: K-Meleon Forum
K-Meleon development related discussions.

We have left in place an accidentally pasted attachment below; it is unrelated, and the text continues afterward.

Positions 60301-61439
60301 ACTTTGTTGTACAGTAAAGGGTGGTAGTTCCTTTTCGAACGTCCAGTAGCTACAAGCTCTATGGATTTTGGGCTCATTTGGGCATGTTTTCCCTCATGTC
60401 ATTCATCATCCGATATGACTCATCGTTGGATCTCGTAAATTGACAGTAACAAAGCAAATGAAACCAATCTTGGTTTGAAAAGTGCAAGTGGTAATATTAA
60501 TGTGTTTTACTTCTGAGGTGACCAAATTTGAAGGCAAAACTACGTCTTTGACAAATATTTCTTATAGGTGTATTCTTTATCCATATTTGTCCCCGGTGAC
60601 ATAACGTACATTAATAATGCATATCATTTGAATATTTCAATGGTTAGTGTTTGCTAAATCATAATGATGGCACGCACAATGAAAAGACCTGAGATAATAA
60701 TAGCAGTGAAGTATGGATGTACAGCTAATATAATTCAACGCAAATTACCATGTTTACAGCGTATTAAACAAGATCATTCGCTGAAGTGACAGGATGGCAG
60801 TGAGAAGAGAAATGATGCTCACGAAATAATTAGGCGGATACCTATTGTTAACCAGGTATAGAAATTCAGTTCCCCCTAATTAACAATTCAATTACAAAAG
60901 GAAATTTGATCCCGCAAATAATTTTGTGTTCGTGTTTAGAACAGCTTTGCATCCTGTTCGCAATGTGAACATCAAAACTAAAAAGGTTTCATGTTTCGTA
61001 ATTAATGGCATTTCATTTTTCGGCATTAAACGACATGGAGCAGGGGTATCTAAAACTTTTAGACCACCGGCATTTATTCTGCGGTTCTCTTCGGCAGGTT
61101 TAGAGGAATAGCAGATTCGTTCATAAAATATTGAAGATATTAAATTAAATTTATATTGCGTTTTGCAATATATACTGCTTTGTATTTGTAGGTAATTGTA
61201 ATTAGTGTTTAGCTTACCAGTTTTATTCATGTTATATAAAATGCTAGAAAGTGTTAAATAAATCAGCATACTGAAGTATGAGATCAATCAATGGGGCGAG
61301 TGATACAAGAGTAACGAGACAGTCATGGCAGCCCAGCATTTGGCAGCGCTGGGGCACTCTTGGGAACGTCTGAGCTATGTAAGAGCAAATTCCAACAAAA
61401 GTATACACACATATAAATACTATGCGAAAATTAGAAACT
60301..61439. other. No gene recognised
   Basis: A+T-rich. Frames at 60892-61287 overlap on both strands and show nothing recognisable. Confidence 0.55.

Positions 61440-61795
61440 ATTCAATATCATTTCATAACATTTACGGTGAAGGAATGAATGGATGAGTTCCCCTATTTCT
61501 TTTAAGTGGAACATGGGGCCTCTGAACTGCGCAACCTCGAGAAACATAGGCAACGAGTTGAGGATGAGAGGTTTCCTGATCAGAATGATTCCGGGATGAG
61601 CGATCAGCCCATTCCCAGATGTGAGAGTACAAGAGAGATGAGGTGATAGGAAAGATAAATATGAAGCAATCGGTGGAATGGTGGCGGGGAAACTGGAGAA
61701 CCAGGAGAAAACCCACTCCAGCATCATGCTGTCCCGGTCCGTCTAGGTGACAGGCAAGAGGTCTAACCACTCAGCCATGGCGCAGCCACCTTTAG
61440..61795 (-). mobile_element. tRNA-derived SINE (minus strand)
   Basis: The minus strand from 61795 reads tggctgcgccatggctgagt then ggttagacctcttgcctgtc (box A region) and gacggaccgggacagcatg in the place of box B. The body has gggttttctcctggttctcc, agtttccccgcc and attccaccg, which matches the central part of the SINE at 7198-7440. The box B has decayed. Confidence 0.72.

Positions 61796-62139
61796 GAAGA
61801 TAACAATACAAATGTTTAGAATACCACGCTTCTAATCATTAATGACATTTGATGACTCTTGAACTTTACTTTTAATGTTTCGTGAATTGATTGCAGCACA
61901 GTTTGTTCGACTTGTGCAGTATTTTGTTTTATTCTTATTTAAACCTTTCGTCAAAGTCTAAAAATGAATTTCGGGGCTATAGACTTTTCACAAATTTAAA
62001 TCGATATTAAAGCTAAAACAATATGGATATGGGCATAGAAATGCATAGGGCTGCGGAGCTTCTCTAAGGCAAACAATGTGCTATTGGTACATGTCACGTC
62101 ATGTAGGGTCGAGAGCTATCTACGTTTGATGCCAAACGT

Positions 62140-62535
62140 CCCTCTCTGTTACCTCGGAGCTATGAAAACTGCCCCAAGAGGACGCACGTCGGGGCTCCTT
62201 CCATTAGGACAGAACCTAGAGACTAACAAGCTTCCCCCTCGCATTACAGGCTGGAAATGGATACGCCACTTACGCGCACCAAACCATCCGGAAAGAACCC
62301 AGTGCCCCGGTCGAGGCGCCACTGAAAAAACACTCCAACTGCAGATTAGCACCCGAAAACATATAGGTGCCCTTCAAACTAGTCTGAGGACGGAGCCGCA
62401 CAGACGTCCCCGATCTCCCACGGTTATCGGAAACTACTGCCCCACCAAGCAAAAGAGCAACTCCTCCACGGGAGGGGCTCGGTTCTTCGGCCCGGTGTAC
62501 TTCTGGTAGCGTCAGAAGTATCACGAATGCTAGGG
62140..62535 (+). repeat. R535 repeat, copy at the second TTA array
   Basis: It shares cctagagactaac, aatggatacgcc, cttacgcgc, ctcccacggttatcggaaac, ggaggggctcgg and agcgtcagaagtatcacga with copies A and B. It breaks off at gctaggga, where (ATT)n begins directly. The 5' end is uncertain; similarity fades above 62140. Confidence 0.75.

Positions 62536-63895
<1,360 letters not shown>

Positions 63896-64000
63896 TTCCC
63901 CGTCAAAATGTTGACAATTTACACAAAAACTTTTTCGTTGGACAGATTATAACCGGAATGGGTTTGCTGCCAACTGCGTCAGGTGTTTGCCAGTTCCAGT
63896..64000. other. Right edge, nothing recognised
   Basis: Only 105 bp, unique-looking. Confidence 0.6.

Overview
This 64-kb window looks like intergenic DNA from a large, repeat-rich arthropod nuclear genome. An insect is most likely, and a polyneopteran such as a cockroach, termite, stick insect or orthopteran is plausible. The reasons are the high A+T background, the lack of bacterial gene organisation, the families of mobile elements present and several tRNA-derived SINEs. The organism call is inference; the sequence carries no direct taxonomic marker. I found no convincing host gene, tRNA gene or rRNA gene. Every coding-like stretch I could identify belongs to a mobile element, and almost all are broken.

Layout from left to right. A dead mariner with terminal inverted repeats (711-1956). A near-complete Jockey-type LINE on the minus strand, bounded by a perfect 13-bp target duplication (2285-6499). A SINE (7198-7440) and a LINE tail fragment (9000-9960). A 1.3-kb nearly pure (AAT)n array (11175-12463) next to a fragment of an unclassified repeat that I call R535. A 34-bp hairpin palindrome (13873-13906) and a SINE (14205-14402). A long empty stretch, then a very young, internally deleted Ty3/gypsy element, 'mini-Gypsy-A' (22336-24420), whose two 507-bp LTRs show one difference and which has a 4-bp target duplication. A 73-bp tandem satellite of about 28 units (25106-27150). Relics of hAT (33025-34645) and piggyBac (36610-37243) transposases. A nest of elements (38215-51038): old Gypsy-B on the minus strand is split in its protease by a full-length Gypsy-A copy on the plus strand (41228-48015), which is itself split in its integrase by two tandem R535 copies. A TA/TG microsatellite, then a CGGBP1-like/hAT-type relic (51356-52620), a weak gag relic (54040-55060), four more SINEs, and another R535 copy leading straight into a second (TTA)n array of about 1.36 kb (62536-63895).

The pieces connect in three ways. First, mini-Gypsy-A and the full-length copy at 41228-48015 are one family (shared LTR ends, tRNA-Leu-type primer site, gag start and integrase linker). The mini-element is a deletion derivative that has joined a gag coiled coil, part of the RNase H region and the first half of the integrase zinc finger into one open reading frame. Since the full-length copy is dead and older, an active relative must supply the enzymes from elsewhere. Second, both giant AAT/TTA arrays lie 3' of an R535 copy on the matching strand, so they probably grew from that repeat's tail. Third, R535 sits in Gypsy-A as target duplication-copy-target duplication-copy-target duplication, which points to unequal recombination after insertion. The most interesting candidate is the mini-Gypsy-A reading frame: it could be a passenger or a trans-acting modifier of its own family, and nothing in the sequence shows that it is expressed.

[quote=disrupted] ipv6 is resolved by the operating system, so k-meleon or other browser doesn't need any additional support for it vista and above already come with ipv6 protocol installed, xp has support for ipv6 but needs to be added manually through network connections..(right click any local network) that's usually reserved for your network interface card>install new protocol and select ipv6 which will be installed universally for all connections.. not just the one selected. i think xp sp3 installs the ipv6 protocol automatically. [img]http://necb.bizhat.com/kmeleon/ipv6xp.jpg[/img] more there: [url=http://www.microsoft.com/technet/network/ipv6/ipv6faq.mspx]http://www.microsoft.com/technet/network/ipv6/ipv6faq.mspx[/url] there's no support for ipv6 in 9x systems but an australian company called [url=http://www.trumpet.com.au/]trumpet[/url] provides a commercial winsock update the only problem that will face browsers with ipv6 is you can't enter an ipv6 in the urlbar the usual way and expect the browser to resolve it like with ipv4. for example i know the dns for bbc news: 220.127.116.11, i can just type it in the urlbar and it will automatically send me to the correct website.. this cannot be done the normal way in ipv6, but will require enclosing the ipv6 # in square brackets, using double dots instead of one and adding 2 double dots before the last numerical. e.g: if bbc news has an ipv6 address like 18.104.22.168.113 then when i enter it in the urlbar, i must enter it like that: [212:58:226:77::113] this tells the operating system that this address is ipv6 and it has to be resolved accordingly. there are many ipv6 sites now and you might have encountered one of them and they were interpreted properly but to make sure, test there: http://www.ipv6.org/v6-www.html as for top-level domains using utf8 and unicode characters.. i'm not sure but it might indeed require an update within the browser. edit: personally, i don;t think the unicode domain names will catch on and even if companies or governments opt for them; they will still keep/use regular latin-based domains because latin characters are universal across all computers and operating systems and if they choose using only non-latin domain names; they will be restricting their websites to a small audience(except maybe for china) and anyone establishing a website wants their pages to viewed by everyone.. so maybe it's good to have support for it in the browser but i don't think it will be that essential.[/quote]
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